Stage 2 was regarded as highly recommended to obtain a better tone and more gain which would encourage the desirable valve harmonics and tailor the frequency response which was very flat and resulted in a ‘lifeless’ sound, thus improving the sound for guitar purposes.

Stage 3: Add a separate Gain pot and three-way tone switching

The Stage 1 and Stage 2 modifications had resulted in a really good sounding preamp but Steve came up with Stage 3 which would take the whole thing to another level. Whilst not regarded as essential, these mods did make the unit even more flexible. There would now be three ‘level’ controls, the new Gain pot controlling the drive to the second valve stage in the left channel of the amp. The Volume pot controls the signal to the echo module and the Master pot controls the level from the output socket.

Modified Vavle Preamp Flowchart

Flowchart by Steve Mitchell (SCM)

Modified Valve Preamp Freq Responset

Predicted frequency response of the modified circuit


Front Panel of the final Valve-based Echotapper

The 3-way tone switch provided ‘normal’, ‘vintage’ and ‘warm’ options by tailoring the bass roll-off. On the unit in the picture (built for Mario Voltolini in Italy) I also added, at his request, a Cutting Edge Filter (CEF) which could be switched in and out if required.

Biting the Bulletins

In parallel with the improvements to the valve preamp, Steve was also working on a series of modifications to Piet’s FET preamp design.

One of the problems with any FET is that individual devices, even from the same batch, can have parameters that vary over quite a wide range and this makes it difficult to design a circuit that will allow the FET to operate in the optimum part of its characteristics.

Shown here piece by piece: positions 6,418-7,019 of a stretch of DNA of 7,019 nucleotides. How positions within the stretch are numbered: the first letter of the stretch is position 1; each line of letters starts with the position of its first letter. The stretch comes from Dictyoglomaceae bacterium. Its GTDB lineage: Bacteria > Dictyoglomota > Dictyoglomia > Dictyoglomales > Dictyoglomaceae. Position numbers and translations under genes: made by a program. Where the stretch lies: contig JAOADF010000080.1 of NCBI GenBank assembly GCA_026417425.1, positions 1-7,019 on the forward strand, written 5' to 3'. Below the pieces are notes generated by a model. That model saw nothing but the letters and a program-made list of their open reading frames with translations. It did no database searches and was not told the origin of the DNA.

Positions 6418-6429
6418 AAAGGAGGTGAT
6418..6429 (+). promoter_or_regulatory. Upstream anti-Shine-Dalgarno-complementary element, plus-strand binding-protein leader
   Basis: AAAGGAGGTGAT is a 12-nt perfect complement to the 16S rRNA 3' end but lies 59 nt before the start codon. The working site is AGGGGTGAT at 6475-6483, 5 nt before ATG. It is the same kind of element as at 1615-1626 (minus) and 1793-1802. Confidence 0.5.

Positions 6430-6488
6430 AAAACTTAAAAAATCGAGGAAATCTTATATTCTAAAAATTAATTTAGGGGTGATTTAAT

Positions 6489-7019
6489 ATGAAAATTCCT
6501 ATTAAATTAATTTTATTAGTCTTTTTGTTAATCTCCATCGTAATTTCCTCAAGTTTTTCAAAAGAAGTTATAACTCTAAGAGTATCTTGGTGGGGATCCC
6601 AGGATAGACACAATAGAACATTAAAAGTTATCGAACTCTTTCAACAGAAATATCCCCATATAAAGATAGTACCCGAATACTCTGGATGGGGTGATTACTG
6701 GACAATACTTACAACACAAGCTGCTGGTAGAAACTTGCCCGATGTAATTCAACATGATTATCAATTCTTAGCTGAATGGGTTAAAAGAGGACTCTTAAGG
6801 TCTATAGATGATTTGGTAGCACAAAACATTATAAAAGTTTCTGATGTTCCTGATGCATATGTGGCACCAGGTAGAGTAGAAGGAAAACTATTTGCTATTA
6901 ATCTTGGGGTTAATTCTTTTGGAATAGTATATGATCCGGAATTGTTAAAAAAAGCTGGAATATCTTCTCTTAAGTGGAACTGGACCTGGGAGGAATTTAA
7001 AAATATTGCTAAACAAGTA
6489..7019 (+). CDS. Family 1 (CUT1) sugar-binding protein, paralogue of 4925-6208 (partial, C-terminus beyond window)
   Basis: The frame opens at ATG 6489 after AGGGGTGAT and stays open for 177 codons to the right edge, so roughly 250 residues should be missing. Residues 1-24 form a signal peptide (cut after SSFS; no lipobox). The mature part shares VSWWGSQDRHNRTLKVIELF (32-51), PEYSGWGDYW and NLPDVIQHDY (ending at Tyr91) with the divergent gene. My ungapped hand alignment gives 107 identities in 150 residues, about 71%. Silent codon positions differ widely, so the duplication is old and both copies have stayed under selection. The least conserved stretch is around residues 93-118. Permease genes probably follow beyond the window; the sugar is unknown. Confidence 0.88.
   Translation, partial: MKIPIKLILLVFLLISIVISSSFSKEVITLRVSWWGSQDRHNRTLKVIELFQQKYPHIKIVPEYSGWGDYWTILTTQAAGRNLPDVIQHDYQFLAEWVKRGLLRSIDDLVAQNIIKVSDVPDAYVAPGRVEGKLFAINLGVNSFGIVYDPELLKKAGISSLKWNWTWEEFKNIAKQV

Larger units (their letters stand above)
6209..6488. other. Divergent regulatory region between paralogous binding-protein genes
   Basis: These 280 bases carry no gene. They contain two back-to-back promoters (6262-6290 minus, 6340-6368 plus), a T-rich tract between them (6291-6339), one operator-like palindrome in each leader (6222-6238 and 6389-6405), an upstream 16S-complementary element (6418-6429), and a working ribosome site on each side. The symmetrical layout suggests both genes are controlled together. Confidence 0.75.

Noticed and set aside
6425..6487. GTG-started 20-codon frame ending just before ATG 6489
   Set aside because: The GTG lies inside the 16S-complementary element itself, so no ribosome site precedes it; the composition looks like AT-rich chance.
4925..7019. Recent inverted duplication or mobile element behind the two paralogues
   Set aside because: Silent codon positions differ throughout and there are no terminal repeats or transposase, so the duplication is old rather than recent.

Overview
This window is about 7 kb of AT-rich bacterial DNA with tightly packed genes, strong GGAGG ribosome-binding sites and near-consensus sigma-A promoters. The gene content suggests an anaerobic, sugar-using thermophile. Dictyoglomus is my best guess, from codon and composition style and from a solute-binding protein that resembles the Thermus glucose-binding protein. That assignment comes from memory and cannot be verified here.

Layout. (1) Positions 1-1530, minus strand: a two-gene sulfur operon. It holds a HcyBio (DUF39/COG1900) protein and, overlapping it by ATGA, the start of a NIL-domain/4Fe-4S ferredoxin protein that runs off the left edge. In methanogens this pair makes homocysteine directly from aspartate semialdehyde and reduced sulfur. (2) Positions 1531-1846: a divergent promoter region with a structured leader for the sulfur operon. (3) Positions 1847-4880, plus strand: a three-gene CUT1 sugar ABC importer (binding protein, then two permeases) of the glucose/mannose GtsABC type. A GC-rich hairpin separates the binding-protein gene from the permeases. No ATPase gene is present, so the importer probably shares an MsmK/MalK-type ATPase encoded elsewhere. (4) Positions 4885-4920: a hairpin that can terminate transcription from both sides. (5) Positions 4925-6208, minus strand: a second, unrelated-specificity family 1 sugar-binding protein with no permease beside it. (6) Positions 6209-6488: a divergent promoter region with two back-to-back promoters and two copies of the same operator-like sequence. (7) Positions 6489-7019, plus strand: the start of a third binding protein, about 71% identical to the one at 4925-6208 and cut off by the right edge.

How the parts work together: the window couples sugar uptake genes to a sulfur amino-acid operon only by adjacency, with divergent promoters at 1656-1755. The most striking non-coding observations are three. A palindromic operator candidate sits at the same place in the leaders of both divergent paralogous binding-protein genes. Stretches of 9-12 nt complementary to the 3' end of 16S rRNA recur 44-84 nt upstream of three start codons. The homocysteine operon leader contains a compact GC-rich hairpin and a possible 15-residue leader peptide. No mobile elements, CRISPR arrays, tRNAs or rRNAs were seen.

Steve and Rolf Holmberg collaborated and came up with a spreadsheet that would calculate the best resistor values to bias the FET into the optimum operating point. This would be a bit complex for the average user to get to grips with so Steve and I came up with a simpler ‘flowchart’ approach. This would allow the best operating point for the FET to be found using a simple voltage measurement and a little trial an error with a few preferred resistor values.

Steve put together a series of ‘bulletins’ that were published on Piet’s EchoTapper blog which also included simple modifications to improve positive signal headroom, improving the FET gain and reducing white noise (hiss). These mostly involved removing or changing some resistor values and adding some extra capacitors.

Piet has since modified his original preamp PCB design to accommodate these improvements and this is documented on his blog.

What Next?

Now I had two excellent sounding echo units but I had an urge to see if it would be possible to squeeze all this technology into a smaller package, one that would fit on a pedal board or sit neatly on the floor at my feet like a typical guitar effects pedal.

Thus began the germ of an idea that would result in the Blue Nebula. It had to be compact, so that ruled out the use of valves and it needed to be much easier to build, with minimal off-board wiring so that, hopefully, anyone with sufficient experience would be able to put one together from a kit or buy a completed built-to-order unit at reasonable cost.

We had to go from this …


My first automated eTap2hw


to this …


The final Blue Nebula Design


To be continued.

Optimizing & Modding

I finally got around to optimizing my FET-based eTap2HW, the one with automation. (I also have a manual eTap2hw that I already optimized a while ago now).

What’s this optimizing I hear you ask? It’s a well known fact that FETs are notorious for having widely varying electrical characteristics even when they come from the same batch and this makes it difficult to design a circuit that will work well with any FET you plug into it. Aside from buying a big batch of FETs and testing them to find the most suitable ones, it’s usually necessary to resort to trying different biasing resistors and measuring the source and drain voltages, and keep repeating this until the FET is operating in the desirable part of it’s characteristics. By doing this we are arranging that the FET will behave very much like a triode valve and thus give us the sweetness of tone that every guitarist seeks 🙂